Or read the API documentation.

We’ve also been working with cloud providers to begin taking advantage of these APIs. Today you can try the latest version of AngularFire, which adds a deploy command, making build & deploy to Firebase easier than ever:

ng add @angular/fire
ng run my-app:deploy

Once installed, this deployment command will both build and deploy your application in the way recommended by AngularFire.

Workspace APIs in the CLI

Previously developers using Schematics had to manually open and modify their angular.json to make changes to the workspace configuration. With 8.0, we’re introducing a new API to make it easier to read and modify this file.

Read more about the available Workspace APIs.

Web Worker Support

Web workers are a great way to speed up your application if you do any sort of cpu-intensive processing. Web workers allow you to offload work to a background thread, such as image or video manipulation. We use web workers on for in-app search indexing.

You can now generate new web workers from the CLI. To add a worker to your project, you can run:

ng generate webWorker my-worker

Once you have a web worker, you can use it normally in your application, and the CLI will be able to bundle and code split it correctly:

const worker = new Worker(`./my-worker.worker`, { type: `module` });

Read more about web workers in the Angular CLI.

AngularJS Migration Improvements

If you use the $location service in an AngularJS application, Angular now provides a LocationUpgradeModule that enables a unified location service that shifts responsibilities from the AngularJS $location service to the Angular Location Service. This should improve the lives of applications using ngUpgrade who need routing in both the AngularJS and Angular part of their application.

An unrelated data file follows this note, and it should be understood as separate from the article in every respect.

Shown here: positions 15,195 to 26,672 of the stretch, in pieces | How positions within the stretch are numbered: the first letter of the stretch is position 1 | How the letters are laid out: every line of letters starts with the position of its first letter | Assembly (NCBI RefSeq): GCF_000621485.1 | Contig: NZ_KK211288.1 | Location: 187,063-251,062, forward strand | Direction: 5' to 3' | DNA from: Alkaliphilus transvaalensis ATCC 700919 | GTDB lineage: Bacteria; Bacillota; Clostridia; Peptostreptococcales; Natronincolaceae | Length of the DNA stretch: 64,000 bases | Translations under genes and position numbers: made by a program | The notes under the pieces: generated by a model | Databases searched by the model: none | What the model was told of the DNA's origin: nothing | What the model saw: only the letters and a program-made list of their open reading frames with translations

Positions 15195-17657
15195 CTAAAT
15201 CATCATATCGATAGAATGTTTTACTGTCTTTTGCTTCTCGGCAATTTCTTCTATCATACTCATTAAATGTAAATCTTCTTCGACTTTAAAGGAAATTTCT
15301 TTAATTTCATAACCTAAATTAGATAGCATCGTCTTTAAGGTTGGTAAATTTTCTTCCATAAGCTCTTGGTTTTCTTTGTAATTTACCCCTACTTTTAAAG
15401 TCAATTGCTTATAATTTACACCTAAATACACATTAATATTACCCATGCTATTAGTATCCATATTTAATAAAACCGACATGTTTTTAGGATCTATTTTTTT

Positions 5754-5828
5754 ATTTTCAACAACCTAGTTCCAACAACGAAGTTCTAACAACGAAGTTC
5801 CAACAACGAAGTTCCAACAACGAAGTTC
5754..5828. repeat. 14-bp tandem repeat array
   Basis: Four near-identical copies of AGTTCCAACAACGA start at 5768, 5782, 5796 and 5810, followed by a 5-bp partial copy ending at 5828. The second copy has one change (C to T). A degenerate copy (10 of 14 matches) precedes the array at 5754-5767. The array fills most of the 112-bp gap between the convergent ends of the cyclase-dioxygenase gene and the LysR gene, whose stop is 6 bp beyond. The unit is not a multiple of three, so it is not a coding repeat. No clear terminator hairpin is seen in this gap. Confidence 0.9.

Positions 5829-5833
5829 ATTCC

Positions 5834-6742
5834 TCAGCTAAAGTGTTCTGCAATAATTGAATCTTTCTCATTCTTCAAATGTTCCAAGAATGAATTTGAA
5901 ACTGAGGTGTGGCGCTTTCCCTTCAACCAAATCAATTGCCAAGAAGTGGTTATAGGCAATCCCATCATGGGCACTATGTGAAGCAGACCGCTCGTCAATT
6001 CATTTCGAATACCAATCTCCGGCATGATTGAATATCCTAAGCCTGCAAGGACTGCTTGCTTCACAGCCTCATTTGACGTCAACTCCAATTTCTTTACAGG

Read more about the Unified Angular Location Service.

We’ve also documented best practices around lazy loading parts of your AngularJS application from Angular, making it easier to migrate the most commonly used features first, and only loading AngularJS for a subset of your application.

Read more about Lazy Loading AngularJS.

New Deprecation Guide

We are committed to maintaining Semantic Versioning and a high degree of stability even across major versions. For our public API, we are committed to supporting features for N+2 releases. This means that a feature that is deprecated in 8.1 will keep working in the following two major releases (9 and 10). For example, we are deprecating platform-webworker in version 8.

We are making it easier to find deprecations and removals in Angular. For a comprehensive list of all deprecations, see the new Deprecation Guide.

Ivy & Bazel

We know there’s lots of excitement for our forthcoming opt-in previews. We’ll be providing individual updates on these next week on this blog, so stay tuned!

Contributors and Collaborators

A special thanks to Manfred Steyer for contributing to Differential Loading, Craig Spence to Dynamic Import support, Jason Miller to Web Worker bundling support.